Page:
What Works Beware the Instant-Management Solution

September 14, 2001
Okay, I understand. You're busy, your coworkers are busy, your significant other is busy. I'm busy, too. I'm so busy that I could barely find the time to write this column. (Just ask my wonderful, smart, and understanding editor, who is graciously accepting this text after the deadline.)

All of my friends are busy. We fly past each other via e-mail every once in a while, and sometimes we get together for quick lunches at fast-food restaurants. Let's face it, it's tough to nurture quality relationships in this every-minute-counts society.

I know you've got a full plate yourself, so I'll save you time and jump right to the core. This column is about quick fixes. About the one-minute solution to this, the one-day approach to that, and the surefire Holy Grail to whatever else.

Surely you've seen all the books, tapes, videos, and workshops that promise to solve your workplace challenges faster than you can hand over your credit card. They have titles like How to Create the Five-Minute Strategic Plan! And Get Your Boss to Love You in One Day or Less! And Three Easy Steps to Energize Your Embalmed Employees!

And let's not forget those palm-size, quick-read books that offer complete life transformations in a few page flips. Heck, before long these books won't even have pages. You'll just buy a front and back cover with a catchy title and lots of exclamation points.

I'm waiting for the day when someone writes a book titled The Long and Complicated Process of Building Genuine Relationships with Coworkers. Or The Three-Year (at Least!) Guide to Great Customer Relations. Or 22 Keys to Creating a Meaningful Workplace.

Wait, I'm going too fast. Someone has written that last book. Me.

True confession: When I started interviewing people for 22 Keys to Creating a Meaningful Workplace, I was hoping to find "the three easy steps" to creating a fulfilling workplace. The P. T. Barnum in me wanted to write the book equivalent of "change management meets Happy Meal."

But something happened on the way to the finished manuscript. In hundreds of interviews, people responded in very different ways to the same set of questions. It was turning out that different people had very different ways of engaging their hearts and minds at work. Three easy steps? Forget it.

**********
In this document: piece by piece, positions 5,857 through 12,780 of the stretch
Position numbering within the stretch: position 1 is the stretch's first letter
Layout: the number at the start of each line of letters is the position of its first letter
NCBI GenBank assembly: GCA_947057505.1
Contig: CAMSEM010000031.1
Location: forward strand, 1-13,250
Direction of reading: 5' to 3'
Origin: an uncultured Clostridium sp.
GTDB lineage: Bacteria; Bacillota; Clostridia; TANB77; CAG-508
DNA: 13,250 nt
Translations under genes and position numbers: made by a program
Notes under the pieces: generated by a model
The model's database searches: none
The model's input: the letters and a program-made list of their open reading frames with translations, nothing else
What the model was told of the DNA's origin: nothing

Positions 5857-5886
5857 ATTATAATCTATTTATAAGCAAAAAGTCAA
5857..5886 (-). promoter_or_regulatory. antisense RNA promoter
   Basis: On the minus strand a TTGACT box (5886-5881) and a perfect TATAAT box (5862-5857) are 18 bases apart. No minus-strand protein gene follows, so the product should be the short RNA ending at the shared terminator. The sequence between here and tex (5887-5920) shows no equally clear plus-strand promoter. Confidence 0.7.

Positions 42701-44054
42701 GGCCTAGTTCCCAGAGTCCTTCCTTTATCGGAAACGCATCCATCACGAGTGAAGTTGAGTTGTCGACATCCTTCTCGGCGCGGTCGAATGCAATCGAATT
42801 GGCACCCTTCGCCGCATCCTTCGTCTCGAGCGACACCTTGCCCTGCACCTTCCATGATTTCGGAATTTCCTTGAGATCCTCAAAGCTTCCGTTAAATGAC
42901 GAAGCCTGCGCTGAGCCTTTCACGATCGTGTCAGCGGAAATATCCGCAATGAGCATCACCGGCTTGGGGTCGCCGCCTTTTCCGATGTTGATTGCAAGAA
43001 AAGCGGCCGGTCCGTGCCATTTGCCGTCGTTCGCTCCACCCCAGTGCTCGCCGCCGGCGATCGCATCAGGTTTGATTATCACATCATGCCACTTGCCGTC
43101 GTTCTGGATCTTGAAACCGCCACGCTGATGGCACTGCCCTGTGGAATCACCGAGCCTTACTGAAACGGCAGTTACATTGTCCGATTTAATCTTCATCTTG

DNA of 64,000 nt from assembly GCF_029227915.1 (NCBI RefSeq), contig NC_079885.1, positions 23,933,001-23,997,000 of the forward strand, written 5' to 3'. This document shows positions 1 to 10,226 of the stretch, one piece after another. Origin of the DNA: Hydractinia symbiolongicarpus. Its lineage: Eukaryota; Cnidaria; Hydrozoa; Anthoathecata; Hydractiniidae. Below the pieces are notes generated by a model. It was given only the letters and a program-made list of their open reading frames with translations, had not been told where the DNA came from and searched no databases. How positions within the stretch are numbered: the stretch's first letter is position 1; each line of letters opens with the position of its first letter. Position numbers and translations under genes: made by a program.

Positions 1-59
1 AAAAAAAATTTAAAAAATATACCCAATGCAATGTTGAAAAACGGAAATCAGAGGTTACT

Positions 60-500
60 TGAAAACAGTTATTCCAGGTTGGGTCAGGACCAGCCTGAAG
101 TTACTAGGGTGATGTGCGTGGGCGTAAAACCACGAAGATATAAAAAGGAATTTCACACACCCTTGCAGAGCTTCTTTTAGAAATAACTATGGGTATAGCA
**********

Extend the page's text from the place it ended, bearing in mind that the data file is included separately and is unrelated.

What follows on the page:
So my Happy Meal concept got trashed. I came to grips with the complexities of dealing with unique human beings and made that an integral part of the book. That's why there are 22 keys and not an easy 3.
I make no apologies for this. People are complex. Relationships are complex. Organizations are complex. Reality is complex. Let's acknowledge it and work with it-instead of looking for instant "solutions" that will help us get back to our "real" work ASAP.

Want a practical way to act on this? Try getting to know and understand the people around you. Those "hiya, Bob" hallway conversations don't count. You have to engage in open, honest, and at times inefficient dialogue.

For years I worked with someone who always held back in meetings. He was a nice guy with a stratospheric IQ, and we wanted him to express himself. We tried all sorts of one-minute techniques to encourage him to open up, but none of them worked.

Then I tried a different tack. He and I engaged in a rambling and occasionally uncomfortable conversation about his work history. Several years ago, he said, he had spoken up at an important meeting, and two days later his boss's boss told him to keep his ideas to himself or else. He took the warning seriously and was still keeping quiet.

We often turn to those quick-fix approaches because they offer simple "answers" that can make us appear (or so we think) smart and decisive. Try giving up on this notion that you as the manager have to know everything. Share challenges with employees, and together, all of you can come up with solutions.

A couple of years ago at the Ohio Office of Budget and Management, the director wanted to strengthen teamwork among employees. Instead of flipping through the latest quick-fix book and picking out ready-made changes, he opened the way to a series of employee focus groups with an outside facilitator.

Every employee had a rich opportunity to talk about the current state of the agency and offer improvement ideas. Then a team analyzed all the input. It took time for changes to emerge, but they were the right changes with real momentum behind them.

The quick-fix fanatics make things sound so black and white -- as if you can wave a wand, implement a dramatic change, and immediately pull out the victory champagne. Get real. We all know that major change requires testing, tweaking, and occasional scrapping. So do just that: try out improvements on a small scale before implementing them throughout the organization.

If you're still clinging to those quickie approaches, consider the bottom-line impact of going headlong down the quick-fix path. The following statistics come to us from the Let's Just Deal with the Fact That Organizations Are Complex Institute:

  • Time spent by manager to buy quick-fix management book: 15 minutes

  • Time to read book: 1 hour

  • Time to issue organization-wide memo announcing new and simple approach (found in book) as "our new way of doing business": 15 minutes

  • Time spent by employees to read and dispose of memo: 30 seconds x number of employees

  • Percentage of employees who snicker at manager's naiveté: 99 percent

Workforce, September 2001, pp. 28-30 -- Subscribe Now!